During a break at the National Industrial Transportation League's annual policy forum last month, a logistics executive for a major manufacturer asked me if I believed our readers understood the severity of the infrastructure crisis facing the nation.
My answer was that I thought so. Anyone who manages the flow of goods into and out of the nation's DCs could hardly be unaware of the early manifestations of a looming crisis: the West Coast ports shutdown in 2004, the truck capacity shortage in 2004 and 2005, the sluggish pace of rail intermodal service.
Yet it was a pertinent question. He's worried that his colleagues may not feel the same sense of urgency he feels. And he's concerned that even those who should understand may not realize how severely we've overtaxed the U.S. transportation system.
And if not the nation's DC executives, then who? Certainly not the policy makers or the general public. Consumers remain largely unaware of the work that goes on behind the scenes to keep them supplied with clothing, DVDs and groceries. Readers of this magazine know that virtually everything that touches our lives is delivered to us via the logistics network. But most citizens think about logistics only when something goes awry—when a package is lost or late, or when they find themselves stuck behind a truck, or when they hear about something like the Dubai ports debacle on the evening news.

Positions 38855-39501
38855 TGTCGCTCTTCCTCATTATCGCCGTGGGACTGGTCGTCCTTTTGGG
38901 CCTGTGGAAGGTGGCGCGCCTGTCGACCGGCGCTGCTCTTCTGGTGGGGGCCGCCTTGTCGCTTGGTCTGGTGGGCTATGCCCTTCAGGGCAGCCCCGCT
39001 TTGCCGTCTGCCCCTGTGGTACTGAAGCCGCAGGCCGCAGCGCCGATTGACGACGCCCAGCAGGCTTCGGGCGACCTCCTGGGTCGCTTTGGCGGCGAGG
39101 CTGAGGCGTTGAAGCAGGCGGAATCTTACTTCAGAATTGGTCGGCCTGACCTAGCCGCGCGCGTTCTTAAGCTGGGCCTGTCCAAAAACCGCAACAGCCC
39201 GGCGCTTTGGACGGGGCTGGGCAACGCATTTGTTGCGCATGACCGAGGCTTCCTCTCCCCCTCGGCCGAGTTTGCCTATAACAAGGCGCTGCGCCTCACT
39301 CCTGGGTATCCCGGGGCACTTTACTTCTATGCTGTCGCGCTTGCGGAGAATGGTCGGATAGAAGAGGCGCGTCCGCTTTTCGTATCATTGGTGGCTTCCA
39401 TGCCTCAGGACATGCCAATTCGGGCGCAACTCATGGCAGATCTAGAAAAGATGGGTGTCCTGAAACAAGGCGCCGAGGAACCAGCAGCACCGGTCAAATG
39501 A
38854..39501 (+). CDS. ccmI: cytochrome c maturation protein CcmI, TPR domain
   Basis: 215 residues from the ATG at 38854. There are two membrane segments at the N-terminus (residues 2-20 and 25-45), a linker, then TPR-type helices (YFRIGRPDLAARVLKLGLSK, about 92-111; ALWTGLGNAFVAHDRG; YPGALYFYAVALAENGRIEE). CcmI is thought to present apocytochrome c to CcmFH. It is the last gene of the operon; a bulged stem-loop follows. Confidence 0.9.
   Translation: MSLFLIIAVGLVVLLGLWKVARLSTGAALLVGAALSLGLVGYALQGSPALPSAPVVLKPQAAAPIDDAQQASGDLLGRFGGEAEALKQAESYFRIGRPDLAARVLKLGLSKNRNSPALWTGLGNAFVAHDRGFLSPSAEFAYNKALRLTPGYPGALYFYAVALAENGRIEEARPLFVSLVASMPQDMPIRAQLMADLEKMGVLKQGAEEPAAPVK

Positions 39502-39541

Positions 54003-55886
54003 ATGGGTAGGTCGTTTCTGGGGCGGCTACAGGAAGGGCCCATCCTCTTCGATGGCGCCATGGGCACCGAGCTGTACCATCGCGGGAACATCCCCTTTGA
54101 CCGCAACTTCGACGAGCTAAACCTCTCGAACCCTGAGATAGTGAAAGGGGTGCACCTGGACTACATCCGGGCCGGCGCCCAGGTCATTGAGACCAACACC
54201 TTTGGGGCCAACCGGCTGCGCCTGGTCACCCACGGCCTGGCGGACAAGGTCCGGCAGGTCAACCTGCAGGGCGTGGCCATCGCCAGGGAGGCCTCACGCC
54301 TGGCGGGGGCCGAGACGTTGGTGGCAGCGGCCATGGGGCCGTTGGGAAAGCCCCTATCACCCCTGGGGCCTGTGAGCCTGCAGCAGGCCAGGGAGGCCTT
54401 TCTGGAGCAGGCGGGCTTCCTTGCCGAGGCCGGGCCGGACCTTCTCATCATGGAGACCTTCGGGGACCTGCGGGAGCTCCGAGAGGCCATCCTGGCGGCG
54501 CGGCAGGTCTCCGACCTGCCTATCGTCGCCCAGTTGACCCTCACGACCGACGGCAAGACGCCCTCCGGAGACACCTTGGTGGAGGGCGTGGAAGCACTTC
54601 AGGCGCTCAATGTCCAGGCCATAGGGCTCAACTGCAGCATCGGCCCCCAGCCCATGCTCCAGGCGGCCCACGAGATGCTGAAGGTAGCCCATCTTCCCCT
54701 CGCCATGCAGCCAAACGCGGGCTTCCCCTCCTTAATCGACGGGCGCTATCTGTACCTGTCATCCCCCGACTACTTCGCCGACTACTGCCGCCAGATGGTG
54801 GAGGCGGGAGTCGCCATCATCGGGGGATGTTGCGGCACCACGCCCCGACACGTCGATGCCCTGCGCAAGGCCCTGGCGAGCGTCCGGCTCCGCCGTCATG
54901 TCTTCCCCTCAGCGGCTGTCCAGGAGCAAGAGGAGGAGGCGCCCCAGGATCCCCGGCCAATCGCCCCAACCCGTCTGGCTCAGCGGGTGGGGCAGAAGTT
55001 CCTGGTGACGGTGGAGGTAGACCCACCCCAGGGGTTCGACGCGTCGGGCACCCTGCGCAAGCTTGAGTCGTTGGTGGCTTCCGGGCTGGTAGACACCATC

That last suggests just how high a hill we have yet to climb. The general news coverage of the Dubai ports issue was abysmally incompetent, buying into xenophobic fear mongering. And the fallout could well be greater restrictions on foreign investment in our logistics infrastructure—an infrastructure that is already creaking under the strain. That would be tantamount to sending a crew out to dig potholes in the nation's roads.
Don Schneider, chairman of Schneider National, has long considered the logistics profession to be one of the great enablers of American prosperity. That's a message that we all have to spread now. It will be no easy task to educate the public or members of Congress about the implications of clogged ports, sluggish rail service or a shortage of trucks. But we have no other choice. Investment in the nation's roads, ports and rails is nothing less than an imperative for our economic well being.